Homily for January 27th, 2017: Mark 24: 26-34.
“Without parables [Jesus] did not speak to them,” Mark tells us. Why do you suppose Jesus chose parables as his favorite form of teaching? Well, who doesn’t like a good story? Stories have a universal appeal: to young children, but also to adults. But there is another reason why Jesus chose to teach through stories. Because stories are much easier to understand than abstract explanations. In his book, Jesus of Nazareth, Pope Benedict XVI writes: “Every teacher who wants to communicate new knowledge to his listeners naturally makes constant use of example or parable. ... By means of parable he brings something distant within their reach so that, using the parable as a bridge, they can arrive at what was previously unknown.”
Moreover, stories have a way of grabbing not only our attention but our emotions. The second book of Samuel tells about David’s great sin: adultery with the wife of one of his generals. While his troops are in the field fighting for him, David is lounging around his palace in
From the roof he sees a woman bathing one day. He sends for her and has
relations with her. God sends the prophet Nathan to David to rebuke him. Nathan
does so by telling the king a story about a rich man who is unwilling to
sacrifice a lamb from his vast flocks to feed a visitor. Instead he steals a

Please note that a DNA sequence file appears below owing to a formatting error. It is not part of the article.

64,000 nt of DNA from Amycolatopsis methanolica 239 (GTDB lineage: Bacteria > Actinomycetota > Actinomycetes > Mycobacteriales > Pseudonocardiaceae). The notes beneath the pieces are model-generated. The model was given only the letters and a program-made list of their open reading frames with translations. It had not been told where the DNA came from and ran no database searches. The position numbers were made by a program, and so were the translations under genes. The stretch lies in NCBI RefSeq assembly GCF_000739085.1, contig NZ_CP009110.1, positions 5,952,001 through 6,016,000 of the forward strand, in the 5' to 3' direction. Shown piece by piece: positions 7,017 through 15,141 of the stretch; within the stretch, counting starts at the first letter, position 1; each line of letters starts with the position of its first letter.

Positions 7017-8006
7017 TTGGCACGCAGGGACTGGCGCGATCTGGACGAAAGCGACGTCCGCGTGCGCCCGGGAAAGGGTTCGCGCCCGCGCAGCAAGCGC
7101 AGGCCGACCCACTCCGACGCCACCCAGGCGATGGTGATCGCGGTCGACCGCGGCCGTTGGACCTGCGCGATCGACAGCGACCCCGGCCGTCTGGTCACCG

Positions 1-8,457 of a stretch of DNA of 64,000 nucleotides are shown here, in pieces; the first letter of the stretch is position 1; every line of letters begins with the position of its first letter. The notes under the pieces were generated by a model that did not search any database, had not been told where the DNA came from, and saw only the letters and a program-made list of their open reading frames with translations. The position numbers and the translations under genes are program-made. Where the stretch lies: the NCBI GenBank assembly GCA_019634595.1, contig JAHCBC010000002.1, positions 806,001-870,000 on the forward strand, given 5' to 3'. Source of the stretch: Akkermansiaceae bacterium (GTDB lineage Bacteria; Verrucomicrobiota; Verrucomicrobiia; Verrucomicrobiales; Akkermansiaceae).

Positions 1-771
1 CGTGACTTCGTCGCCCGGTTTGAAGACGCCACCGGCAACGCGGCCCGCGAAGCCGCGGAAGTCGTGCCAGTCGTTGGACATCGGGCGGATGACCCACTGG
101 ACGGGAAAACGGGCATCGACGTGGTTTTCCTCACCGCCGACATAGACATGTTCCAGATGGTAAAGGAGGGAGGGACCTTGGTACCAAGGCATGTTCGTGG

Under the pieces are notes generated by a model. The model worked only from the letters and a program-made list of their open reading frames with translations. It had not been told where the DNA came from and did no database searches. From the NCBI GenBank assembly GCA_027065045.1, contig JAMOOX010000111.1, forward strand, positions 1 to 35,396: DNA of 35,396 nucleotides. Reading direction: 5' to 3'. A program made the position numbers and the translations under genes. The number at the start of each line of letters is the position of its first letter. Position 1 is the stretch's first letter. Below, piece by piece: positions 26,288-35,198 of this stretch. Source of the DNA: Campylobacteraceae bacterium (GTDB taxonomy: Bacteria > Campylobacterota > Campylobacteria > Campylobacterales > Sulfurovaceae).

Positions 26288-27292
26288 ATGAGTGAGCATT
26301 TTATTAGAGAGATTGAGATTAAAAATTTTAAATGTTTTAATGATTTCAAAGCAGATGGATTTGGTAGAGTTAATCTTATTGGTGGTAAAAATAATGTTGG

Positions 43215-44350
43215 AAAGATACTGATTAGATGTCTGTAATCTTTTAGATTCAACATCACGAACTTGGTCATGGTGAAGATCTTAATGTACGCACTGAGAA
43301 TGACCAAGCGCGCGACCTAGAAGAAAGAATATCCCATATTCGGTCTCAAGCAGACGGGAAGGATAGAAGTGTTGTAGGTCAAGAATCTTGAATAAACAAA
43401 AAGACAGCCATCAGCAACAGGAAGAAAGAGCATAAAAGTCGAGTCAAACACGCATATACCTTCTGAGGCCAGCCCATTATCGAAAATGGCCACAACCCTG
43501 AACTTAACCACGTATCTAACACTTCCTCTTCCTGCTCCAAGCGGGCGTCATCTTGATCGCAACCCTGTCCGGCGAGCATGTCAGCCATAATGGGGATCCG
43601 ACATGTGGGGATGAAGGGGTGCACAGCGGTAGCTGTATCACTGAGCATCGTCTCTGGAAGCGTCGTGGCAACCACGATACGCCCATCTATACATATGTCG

lamb from a poor man who is keeping the animal as a pet. In anger David cries
out: “The man who has done this deserves death.” David is convicted out of his
own mouth. “You are the man!” Nathan tells him. (2 Sam. 12:1-6) Jerusalem
Today’s gospel contains two parables. The first tells us that God’s kingdom is like seed that a farmer sows in the ground. It grows secretly. Most of God’s work is like that. We grow discouraged because our efforts to build and grow God’s kingdom seem to bear so little fruit – or none at all. Unknown to us, however, and unseen, God is powerfully at work. One day – if not in this world, then at least in the next – we shall witness the result of this secret growth: fruit as astonishing as the enormous bush that grows from the tiniest of seeds.
Teach us then, good Lord, to trust always in you: to give and not to count the cost; to fight and not to heed the wounds; to toil and not to look for any reward, but that of knowing that we do your will. All this we ask in the name of your dear Son, who died that we might live; and who now lives with you in the unity of the Holy Spirit, one God, forever and ever. Amen.